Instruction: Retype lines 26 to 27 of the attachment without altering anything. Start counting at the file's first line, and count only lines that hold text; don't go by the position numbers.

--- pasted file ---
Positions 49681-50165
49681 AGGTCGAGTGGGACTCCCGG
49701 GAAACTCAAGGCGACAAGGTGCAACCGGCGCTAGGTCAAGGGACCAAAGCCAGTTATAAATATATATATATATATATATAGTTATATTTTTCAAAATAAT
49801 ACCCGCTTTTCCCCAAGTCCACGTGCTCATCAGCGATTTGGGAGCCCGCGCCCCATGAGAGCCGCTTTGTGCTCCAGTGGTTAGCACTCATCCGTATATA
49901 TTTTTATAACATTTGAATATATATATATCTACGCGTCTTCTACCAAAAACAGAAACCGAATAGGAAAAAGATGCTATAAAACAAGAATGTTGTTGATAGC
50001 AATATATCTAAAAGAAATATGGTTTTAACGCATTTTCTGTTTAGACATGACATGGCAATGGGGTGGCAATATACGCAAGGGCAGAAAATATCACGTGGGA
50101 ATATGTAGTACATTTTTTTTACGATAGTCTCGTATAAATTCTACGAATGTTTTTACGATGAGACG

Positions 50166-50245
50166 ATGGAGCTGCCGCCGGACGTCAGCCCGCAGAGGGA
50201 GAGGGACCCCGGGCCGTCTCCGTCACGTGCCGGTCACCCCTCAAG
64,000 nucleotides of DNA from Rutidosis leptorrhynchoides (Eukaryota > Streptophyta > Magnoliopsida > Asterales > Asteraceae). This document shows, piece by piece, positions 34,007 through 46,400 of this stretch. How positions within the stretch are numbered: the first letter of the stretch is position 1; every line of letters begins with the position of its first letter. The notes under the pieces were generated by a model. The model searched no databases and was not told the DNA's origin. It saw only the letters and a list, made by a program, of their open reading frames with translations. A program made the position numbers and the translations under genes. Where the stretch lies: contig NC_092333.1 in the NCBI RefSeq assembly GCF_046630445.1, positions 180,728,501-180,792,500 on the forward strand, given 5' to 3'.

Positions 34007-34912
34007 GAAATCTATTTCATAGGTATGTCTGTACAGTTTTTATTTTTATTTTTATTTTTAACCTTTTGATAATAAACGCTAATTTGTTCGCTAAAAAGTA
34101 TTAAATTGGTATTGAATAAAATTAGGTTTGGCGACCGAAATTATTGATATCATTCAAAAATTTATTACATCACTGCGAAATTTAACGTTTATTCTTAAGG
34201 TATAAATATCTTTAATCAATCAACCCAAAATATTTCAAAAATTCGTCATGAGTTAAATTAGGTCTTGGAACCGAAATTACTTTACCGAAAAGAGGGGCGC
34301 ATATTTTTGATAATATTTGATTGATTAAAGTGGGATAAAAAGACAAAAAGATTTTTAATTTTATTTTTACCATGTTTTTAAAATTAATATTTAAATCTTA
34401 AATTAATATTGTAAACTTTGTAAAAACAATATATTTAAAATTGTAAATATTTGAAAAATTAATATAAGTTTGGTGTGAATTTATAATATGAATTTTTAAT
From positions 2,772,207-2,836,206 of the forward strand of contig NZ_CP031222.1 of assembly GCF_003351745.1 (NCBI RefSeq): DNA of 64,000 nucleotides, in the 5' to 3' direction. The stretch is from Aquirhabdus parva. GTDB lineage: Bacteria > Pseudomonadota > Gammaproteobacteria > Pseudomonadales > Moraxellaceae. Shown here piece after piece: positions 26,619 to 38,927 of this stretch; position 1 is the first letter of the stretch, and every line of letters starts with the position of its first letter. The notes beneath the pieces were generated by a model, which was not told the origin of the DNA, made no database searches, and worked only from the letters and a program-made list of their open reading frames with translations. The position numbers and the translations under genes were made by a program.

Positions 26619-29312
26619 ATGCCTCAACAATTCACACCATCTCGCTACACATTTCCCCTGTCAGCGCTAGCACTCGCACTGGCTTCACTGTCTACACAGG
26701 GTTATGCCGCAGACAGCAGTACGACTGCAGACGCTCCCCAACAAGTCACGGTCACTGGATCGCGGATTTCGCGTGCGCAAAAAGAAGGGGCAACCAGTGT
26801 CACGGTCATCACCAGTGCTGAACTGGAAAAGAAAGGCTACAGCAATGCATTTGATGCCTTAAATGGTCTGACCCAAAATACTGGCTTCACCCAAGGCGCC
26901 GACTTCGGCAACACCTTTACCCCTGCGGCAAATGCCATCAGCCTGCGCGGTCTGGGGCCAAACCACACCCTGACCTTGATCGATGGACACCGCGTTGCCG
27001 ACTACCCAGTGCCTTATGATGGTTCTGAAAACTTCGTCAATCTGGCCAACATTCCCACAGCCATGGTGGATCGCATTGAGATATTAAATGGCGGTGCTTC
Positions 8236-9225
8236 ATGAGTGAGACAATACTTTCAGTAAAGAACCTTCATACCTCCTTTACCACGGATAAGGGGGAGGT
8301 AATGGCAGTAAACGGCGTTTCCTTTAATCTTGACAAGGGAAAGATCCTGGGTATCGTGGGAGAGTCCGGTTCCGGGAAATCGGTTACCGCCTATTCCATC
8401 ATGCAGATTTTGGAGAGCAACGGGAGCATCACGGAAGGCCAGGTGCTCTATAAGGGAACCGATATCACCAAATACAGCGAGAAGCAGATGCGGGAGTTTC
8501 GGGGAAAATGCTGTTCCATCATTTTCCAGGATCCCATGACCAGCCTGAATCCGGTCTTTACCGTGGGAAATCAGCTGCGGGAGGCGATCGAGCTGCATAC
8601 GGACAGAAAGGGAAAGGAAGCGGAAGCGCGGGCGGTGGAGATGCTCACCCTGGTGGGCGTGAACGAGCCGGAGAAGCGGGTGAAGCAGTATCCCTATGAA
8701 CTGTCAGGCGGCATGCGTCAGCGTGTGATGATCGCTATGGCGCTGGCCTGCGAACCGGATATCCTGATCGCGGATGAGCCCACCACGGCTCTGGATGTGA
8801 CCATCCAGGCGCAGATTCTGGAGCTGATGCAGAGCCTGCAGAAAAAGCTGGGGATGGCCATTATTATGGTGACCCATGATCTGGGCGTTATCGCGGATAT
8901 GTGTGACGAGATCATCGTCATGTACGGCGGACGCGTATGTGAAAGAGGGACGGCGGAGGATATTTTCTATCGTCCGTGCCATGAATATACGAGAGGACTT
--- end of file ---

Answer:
8236 ATGAGTGAGACAATACTTTCAGTAAAGAACCTTCATACCTCCTTTACCACGGATAAGGGGGAGGT
8301 AATGGCAGTAAACGGCGTTTCCTTTAATCTTGACAAGGGAAAGATCCTGGGTATCGTGGGAGAGTCCGGTTCCGGGAAATCGGTTACCGCCTATTCCATC